Americans with opposing views on guns sat down to talk to each other. Here’s what happened

Source: Time

They were here because of Parkland. And before that: Sandy Hook. Before that: Columbine.

Outside, as the sun came up, kids wearing “March For Our Lives” T-shirts clogged the streets carrying signs reading “PROTECT KIDS NOT GUNS.” It was the weekend of the young people’s protest.


These 21 strangers gathered inside, away from the noise. They had traveled to Washington, D.C., not to march, but to take part in an experiment. They were victims of gun violence, and gun collectors, and cops and lawyers and hunters and teenagers and moms.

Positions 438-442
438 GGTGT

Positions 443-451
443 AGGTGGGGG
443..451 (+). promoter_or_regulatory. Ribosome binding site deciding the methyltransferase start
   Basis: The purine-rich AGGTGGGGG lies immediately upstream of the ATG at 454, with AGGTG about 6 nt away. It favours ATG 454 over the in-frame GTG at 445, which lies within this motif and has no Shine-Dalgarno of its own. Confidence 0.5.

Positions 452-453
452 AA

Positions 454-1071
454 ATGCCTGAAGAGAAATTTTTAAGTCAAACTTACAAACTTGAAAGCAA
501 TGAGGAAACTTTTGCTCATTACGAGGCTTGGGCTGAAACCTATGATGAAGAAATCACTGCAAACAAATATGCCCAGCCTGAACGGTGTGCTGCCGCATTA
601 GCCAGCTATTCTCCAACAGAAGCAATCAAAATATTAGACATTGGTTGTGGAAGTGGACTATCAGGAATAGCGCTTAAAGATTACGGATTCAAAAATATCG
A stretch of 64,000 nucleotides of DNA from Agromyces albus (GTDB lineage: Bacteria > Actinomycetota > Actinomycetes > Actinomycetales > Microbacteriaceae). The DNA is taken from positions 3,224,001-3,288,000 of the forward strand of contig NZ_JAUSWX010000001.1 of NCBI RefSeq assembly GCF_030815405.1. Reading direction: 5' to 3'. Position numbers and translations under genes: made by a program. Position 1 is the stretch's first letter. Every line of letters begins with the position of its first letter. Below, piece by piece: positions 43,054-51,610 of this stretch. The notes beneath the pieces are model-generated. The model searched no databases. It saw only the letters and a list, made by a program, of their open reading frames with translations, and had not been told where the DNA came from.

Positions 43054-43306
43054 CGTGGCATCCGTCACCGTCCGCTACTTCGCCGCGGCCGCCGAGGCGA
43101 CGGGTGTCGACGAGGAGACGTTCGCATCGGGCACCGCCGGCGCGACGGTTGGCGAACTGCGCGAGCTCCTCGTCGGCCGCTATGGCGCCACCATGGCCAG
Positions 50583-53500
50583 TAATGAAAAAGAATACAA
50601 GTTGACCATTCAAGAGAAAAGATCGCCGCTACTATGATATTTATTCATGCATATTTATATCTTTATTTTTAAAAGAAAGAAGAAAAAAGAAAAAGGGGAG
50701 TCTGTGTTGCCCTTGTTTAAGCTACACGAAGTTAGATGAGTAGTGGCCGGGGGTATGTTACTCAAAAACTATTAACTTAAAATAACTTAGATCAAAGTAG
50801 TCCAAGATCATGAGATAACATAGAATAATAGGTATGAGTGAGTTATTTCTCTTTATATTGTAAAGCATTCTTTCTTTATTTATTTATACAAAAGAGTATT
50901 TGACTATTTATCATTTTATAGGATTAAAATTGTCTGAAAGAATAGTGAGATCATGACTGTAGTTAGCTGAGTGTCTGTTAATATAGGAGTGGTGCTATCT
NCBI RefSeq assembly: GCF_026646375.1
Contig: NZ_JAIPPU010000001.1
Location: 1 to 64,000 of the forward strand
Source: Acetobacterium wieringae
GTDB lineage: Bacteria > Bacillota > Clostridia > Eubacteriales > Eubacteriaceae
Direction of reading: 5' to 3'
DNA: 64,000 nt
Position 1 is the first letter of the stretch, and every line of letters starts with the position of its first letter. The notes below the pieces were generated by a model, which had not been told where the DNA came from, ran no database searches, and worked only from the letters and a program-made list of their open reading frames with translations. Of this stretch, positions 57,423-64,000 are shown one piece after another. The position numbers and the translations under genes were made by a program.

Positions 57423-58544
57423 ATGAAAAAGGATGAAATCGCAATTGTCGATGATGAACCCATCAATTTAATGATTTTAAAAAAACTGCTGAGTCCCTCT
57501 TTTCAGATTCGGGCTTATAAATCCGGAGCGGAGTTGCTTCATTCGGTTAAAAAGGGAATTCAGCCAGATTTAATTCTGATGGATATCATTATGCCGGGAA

Could they do a better job talking with a group of strangers than they had managed to do with their own families? Could they agree on some measures to mitigate the crisis? Could they have a productive conversation, or even a civil one?

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